“Students with accommodations with Weingarten have to fill out extensive paperwork, usually accompanied with incredibly costly psychological assessments or doctor’s appointments. It can take months to receive a response, or an approval, as was the case with me,” Wharton student Alejandra said. 

I interviewed two individuals who receive accommodations. This column uses pseudonyms, because both women requested anonymity due to the adverse perceptions surrounding disabilities.

Juliet described her experience with the psychoeducational exam to me. In the process, she discovered the economical burden of this exam. She was told that exams conducted in a private practice are a minimum of $2,000, which insurance doesn’t cover 90% of the time. For exams conducted in public clinics, she was informed of a minimum payment of $1,000, with the additional stipulation that insurance was not accepted.

“Due to this, most students opt for a public clinic, but appointments are in high demand,” Juliet explained. “Before getting an appointment, I had to call 10 different clinics and joined numerous waitlists before getting an exam. The exam was six full hours of non-stop testing except for a 30 minute lunch break — I also had to miss class to do the exam as this was the only appointment available.”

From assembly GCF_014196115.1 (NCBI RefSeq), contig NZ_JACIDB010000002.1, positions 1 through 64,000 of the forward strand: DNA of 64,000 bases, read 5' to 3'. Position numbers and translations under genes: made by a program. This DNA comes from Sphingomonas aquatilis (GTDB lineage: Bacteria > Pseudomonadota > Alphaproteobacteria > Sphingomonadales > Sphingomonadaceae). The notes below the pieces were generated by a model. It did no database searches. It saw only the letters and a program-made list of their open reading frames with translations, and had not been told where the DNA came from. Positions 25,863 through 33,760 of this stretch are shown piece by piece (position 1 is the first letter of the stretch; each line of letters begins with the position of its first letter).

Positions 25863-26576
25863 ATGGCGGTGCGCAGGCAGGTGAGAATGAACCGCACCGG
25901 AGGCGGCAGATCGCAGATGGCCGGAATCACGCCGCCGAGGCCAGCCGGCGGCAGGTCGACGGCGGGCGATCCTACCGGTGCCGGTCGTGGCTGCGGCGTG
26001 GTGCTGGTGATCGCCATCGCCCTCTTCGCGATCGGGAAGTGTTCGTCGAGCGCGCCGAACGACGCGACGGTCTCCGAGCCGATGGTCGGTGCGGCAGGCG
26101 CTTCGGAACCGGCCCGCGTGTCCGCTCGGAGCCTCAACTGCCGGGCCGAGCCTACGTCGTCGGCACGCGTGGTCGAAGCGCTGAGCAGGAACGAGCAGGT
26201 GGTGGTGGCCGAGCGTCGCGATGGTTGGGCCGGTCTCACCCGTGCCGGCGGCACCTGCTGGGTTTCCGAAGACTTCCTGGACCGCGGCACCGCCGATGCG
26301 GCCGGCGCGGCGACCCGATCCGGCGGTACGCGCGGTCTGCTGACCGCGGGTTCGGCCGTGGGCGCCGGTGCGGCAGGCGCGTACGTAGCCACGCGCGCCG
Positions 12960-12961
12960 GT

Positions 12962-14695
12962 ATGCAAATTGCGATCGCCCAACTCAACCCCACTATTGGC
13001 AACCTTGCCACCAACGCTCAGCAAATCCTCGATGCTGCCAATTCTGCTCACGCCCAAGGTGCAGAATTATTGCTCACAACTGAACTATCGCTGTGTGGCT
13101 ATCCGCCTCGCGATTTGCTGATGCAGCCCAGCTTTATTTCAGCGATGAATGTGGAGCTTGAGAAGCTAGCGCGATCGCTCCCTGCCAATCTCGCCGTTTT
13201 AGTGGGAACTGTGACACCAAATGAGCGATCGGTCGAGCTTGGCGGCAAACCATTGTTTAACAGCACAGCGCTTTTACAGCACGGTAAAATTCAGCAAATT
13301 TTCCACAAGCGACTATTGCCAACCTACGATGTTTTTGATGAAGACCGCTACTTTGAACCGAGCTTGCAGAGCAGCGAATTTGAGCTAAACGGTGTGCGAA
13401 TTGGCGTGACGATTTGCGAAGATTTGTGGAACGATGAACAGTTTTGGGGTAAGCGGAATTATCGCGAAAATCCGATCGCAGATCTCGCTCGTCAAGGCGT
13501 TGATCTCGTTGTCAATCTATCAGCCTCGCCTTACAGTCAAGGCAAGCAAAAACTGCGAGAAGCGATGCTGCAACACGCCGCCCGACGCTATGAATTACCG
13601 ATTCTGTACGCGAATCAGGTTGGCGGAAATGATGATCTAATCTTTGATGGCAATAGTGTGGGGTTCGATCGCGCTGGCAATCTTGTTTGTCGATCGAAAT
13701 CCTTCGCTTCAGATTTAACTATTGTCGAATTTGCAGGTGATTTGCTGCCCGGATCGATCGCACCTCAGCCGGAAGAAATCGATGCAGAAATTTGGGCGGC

I learned from these interviews that not only do students need to jump through hoops to obtain accommodations, they also need to renew them every semester. And when granted accommodations, students must meticulously plan accordingly, requesting them for each exam a week in advance.

Katie told me that she has struggled with missing content in her other classes because they conflicted with the time slots available for her to receive her accommodations. But “the bigger issue was the fact that my professor was not willing to let me take the exam at an alternative time that worked with my class schedule, unless I forfeited my accommodation for a distraction-reduced environment,” she said. “Without proper protocol, professors can put students in really difficult, anxiety inducing situations where they are forced to sacrifice their accommodations to make the professor happy.”